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Before we reach this week’s portion of Vayeshev, we read about Jacob going through a long list of transformations and spiritual achievements. He wrestled with and overcame the negative angel (which represented his evil inclination). He was protected from his brother Esau, who had wanted to kill him. He went through a long journey of trials and tribulations in the process of finding his two soul mates, Rachel and Leah. And, on top of everything, he diffused the negative energy of his father-in-law, Laban, through years of hard work.
When we reach the Vayeshev portion, we find Jacob finally rested. In fact, the title of this portion actually translates to “and he sat”.
Now, given all that that he had been through, we may ask ourselves if it is such a bad thing that Jacob took a rest. Hadn’t he earned some down time after all his struggles? After all, isn’t that what life is about? We grow, we accomplish, we share, and then it’s time to settle down? The answer, according to this story, is a clear no. Because right after Jacob “sat”, we find him facing the saddest 17 years of his life—the 17 years that he believed his beloved son Joseph was dead.
The first lesson for this week is this: the moment we think we have “arrived” at a certain destination – that we have accomplished something, or even that we have succeeded in helping people – at the moment we settle into complacency, we will be pushed by the universe in a painful way to go to our next level. The Rav always said that as long as we are in this world our task is always to go to our next spiritual level.
Complacency makes our vessel small and blocks the Light from being able to give us our next level of growth as well as the gifts and blessings that are meant for us.
Don’t get me wrong, this does not mean we need to be in constant suffering. It is certainly possible for us to reach the level of appreciating ourselves, the Light, and the gift of doing what we do, and at the same time being able to consistently strive to go to our next level. In this case, our transitions from one level to the next will be filled with joy, and even the challenges will be manageable. But when we have the consciousness of already having arrived, and are getting ready to settle down, a painful challenge needs to break our vessel and open it again.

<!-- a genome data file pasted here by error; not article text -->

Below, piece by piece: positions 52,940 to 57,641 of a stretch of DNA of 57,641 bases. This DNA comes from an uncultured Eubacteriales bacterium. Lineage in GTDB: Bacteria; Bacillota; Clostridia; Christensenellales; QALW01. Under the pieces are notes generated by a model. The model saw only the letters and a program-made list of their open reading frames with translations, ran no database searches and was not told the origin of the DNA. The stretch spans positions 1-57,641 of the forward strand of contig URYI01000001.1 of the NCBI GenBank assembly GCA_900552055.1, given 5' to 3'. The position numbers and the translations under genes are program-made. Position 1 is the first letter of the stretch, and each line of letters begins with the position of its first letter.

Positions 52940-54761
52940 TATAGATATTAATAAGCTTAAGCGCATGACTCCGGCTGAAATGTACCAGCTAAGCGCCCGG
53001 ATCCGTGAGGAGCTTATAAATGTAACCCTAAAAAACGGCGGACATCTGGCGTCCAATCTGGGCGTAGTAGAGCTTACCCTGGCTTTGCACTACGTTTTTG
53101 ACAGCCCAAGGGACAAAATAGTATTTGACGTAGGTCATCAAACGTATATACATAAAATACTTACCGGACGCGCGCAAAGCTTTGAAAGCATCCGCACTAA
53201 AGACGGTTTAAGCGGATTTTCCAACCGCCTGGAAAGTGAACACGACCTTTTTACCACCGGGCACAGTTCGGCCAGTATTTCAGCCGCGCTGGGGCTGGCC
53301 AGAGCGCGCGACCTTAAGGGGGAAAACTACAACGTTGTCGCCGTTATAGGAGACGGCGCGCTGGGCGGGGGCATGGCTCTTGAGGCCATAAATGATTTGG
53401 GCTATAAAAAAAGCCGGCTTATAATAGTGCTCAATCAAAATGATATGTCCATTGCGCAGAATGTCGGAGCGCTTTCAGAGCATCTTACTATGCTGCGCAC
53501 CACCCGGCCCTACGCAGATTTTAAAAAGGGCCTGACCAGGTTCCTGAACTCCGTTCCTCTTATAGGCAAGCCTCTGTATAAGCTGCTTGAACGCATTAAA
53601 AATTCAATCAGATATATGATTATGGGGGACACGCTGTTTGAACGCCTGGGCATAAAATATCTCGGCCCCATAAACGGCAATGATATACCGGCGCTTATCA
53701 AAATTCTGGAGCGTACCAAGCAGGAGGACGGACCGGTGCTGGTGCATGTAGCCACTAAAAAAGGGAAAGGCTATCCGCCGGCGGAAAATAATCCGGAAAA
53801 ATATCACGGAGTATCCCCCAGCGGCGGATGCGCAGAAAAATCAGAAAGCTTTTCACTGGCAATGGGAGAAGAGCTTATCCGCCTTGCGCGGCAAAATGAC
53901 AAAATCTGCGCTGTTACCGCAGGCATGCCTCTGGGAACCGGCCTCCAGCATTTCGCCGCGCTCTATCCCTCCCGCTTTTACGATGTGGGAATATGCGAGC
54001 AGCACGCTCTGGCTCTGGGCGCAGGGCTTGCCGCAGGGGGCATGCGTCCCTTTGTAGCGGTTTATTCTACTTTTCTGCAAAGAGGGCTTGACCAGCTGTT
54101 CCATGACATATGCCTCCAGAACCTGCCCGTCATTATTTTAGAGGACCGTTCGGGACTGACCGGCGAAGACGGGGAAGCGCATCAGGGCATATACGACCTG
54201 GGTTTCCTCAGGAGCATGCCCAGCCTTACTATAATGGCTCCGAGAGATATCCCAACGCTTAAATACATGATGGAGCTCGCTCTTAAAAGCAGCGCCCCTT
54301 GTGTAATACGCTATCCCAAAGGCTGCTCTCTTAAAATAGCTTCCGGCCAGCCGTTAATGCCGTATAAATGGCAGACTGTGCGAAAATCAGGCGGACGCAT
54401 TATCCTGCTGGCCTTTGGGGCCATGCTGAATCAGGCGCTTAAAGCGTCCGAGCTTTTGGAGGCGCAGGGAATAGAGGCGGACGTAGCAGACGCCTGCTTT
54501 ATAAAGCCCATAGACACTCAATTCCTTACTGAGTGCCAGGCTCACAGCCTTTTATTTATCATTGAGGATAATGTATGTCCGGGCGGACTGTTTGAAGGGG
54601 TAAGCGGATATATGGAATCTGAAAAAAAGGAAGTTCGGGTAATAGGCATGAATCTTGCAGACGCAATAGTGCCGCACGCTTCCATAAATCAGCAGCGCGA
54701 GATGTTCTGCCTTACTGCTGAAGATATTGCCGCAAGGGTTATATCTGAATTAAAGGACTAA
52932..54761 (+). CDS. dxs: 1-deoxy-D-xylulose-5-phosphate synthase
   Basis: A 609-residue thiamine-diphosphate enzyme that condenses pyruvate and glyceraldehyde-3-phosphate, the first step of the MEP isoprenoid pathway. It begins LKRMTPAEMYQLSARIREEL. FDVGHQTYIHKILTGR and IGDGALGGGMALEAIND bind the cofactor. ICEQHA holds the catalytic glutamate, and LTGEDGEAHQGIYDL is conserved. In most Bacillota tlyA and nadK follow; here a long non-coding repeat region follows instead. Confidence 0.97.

The second lesson this week has to do with what exactly happened to Joseph that brought such sadness upon his father. It sounds ridiculous and illogical that his brothers, who were actually righteous people representing the 12 tribes, could actually sell their brother into slavery, much less consider killing him.
How could it be?
The secret here is that even though in the 1% reality – the physical, logical world – the brothers did make a mistake, a mistake that they eventually needed to pay for through a process of correction, we need to understand that the Light of the Creator was part of the big picture. On the 99% level, the spiritual level, what happened was not a mistake at all. Everything that happened had to happen in order for Joseph to arrive in Egypt and be able to plant the seed for the redemption of the Israelites.
For all of us, the lesson here is to understand that, in the midst of our difficulties, the Light is in the business – everything happens for a reason because the Light is always guiding us. If we can open our hearts in the midst of unfair situations, in the midst of the negative behavior of others towards us, in the illogical situations in our lives, then even if we have to do something in the physical world to take care of the issue, on the spiritual level, the Creator will always bring us closer to our mission.
The faster we embrace our circumstances with trust and acceptance, the easier that journey will be. Fighting our reality and feeling like a victim about the unfair, the difficult, or the unexpected will only cause us unnecessary pain and suffering.
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